The voting process
The winning posts were chosen by five people:
- Aaron Gertler, a Forum moderator
- Denise Melchin, a former Forum moderator
- Two of the highest-karma users at the time the new Forum was launched (Rob Wiblin and Peter Hurford).
- Two users who have a recent history of strong posts and comments (Larks and Khorton).
All posts published in the month of September qualified for voting, save for those in the following categories:
- Procedural posts from CEA and EA Funds (for example, posts announcing a new application round for one of the Funds)
- Posts linking to others’ content with little or no additional commentary
- Posts which accrued zero or negative net karma after being posted
- Example: a post which had 2 karma upon publication and wound up with 2 karma or less
Voters recused themselves from voting on posts written by themselves or their colleagues. Otherwise, they used their own individual criteria for choosing posts, though they broadly agree with the goals outlined above.
Judges each had ten votes to distribute between the month’s posts. They also had a number of “extra” votes equal to [10 - the number of votes made last month]. For example, a judge who cast 7 votes last month would have 13 this month. No judge could cast more than three votes for any single post.
The winning comments were chosen by Aaron Gertler, though the other judges had the chance to evaluate the winners beforehand and veto comments they didn’t think should win.
If you have thoughts on how the Prize has changed the way you read or write on the Forum, or ideas for ways we should change the current format, please write a comment or contact Aaron Gertler.
[Meta] Any reason why this post is still pinned?
I've stopped pinning new Forum Prize posts in the Community section, and I inadvertently left an old post up for too long. It's been unpinned.
The stated reasoning for the 2nd place prize doesn't say anything about the actual substance of the paper. Surely, it didn't win that prize just based on style?
As I note in the post, the summaries are meant to reflect my thoughts on posts that won, which aren't always posts I personally voted for. Leopold's paper got a lot of support from other judges. I don't see myself as a strong judge of economic content, so I focused in my writeup on features I thought could contribute to good Forum discussion (clarity, authorial engagement).
Keep in mind that the Prize isn't meant to reward the best research; it's meant to highlight Forum posts that exemplify what we'd like other posts to be doing. To me, that's "helping people learn something important while encouraging discussion", which implies a focus on readability and engagement. A linkpost with no summary, commentary, or discussion, even if it links to an excellent paper, wouldn't necessarily be a good Prize candidate.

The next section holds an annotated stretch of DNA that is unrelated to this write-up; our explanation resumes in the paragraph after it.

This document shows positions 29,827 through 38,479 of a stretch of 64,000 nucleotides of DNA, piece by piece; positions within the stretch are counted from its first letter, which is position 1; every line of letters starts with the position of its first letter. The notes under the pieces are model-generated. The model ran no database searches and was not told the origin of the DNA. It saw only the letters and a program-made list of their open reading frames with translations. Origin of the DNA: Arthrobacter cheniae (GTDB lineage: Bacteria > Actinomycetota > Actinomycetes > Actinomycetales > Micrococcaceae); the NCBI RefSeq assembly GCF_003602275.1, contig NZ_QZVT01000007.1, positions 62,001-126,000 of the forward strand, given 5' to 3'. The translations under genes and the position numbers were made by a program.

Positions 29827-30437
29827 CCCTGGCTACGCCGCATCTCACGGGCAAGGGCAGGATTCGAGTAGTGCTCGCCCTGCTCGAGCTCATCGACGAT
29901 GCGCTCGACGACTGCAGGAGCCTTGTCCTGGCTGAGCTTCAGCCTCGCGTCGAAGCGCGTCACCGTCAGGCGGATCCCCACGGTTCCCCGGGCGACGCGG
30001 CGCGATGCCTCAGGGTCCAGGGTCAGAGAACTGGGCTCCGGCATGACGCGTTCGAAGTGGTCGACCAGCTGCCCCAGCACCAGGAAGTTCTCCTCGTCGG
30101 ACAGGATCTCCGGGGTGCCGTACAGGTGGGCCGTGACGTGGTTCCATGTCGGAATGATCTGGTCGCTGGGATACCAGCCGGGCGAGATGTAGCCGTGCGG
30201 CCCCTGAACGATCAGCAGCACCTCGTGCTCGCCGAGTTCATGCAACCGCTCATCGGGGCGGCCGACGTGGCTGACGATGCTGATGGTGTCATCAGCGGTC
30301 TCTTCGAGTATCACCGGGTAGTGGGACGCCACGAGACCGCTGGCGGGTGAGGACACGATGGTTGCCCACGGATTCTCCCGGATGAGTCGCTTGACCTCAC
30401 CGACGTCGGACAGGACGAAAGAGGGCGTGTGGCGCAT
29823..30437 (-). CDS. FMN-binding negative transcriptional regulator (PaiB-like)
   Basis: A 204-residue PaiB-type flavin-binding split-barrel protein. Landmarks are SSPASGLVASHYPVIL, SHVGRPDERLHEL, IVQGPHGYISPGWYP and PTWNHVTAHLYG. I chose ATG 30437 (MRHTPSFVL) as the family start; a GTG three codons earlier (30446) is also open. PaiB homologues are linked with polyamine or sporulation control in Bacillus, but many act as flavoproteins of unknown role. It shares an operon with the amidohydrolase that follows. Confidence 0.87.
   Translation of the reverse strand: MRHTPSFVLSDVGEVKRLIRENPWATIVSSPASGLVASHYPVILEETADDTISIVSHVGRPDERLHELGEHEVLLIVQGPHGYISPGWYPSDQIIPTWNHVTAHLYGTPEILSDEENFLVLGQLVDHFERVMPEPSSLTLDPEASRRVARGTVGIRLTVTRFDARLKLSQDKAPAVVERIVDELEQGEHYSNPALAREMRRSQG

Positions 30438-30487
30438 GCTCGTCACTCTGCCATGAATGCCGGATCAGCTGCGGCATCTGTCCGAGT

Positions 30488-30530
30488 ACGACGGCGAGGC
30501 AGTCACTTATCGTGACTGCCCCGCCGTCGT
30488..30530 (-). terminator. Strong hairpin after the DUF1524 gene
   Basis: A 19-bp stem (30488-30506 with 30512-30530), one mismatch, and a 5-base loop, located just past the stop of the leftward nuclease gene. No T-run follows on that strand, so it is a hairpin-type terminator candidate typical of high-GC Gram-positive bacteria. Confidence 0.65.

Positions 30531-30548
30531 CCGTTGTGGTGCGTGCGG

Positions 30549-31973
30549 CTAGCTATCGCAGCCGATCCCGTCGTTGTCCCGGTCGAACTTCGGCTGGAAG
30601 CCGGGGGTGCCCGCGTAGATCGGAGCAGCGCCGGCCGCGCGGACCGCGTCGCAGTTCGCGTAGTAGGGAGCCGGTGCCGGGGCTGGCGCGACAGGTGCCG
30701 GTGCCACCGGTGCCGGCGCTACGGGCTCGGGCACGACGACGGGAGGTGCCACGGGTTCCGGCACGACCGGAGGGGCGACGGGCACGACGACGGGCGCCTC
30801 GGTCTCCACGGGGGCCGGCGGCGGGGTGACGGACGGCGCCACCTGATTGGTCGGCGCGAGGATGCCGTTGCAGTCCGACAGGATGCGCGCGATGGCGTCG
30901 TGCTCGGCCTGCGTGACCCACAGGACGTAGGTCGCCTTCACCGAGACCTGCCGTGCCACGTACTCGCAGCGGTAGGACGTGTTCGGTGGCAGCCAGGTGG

(That said, I'm talking about how I think of the Prize; other judges have their own criteria.)
I appreciate the recognition on the comment, though I'd rather kudos go to Dobroslawa. Her post on English as a dominant language in the movement highlighted a really important issue and she did it in such an accessible and effective way. I'd love to see her get the recognition.
Yes, that was a great post! It got quite a few votes from the judges as well, but wasn't in the top three. Kudos to Dobroslawa.
The current setup (with exactly three very large prizes for posts and many more small prizes for comments) does seem a bit odd to me in that I expect it means many of the best contributions to the forum not eligible for prizes. I can easily imagine that there are excellent posts that are better than many or all of the awarded comments but not quite good enough to make the top three, and these posts can't currently win anything.
I feel it might be good to permit excellent runner-up posts to win comment prizes as well, or otherwise to allow these posts to win small prizes.
Yes, this is plausible. Any prize-awarding system has to make tradeoffs between the size of a prize, the number of prizes, the bar for recognition, and so on. It's good to have this feedback that we may be overemphasizing the amount of the top prizes, compared to the value of recognizing more posts.
It might be good to have a small number of runner of up posts without cash prizes. That would certainly help motivate me to post more.
I think even the updated version of Global development interventions are generally more effective than climate change interventions has serious modeling problems. I left a couple of comments early on but got no response. I've now added a new comment explaining my understanding of the problem more fully here.
I'm commenting here just to signal boost because it seems like it would be unfortunate if we built on the current estimate which looks to be wrong in important ways. (Though it's also possible I'm just confused!)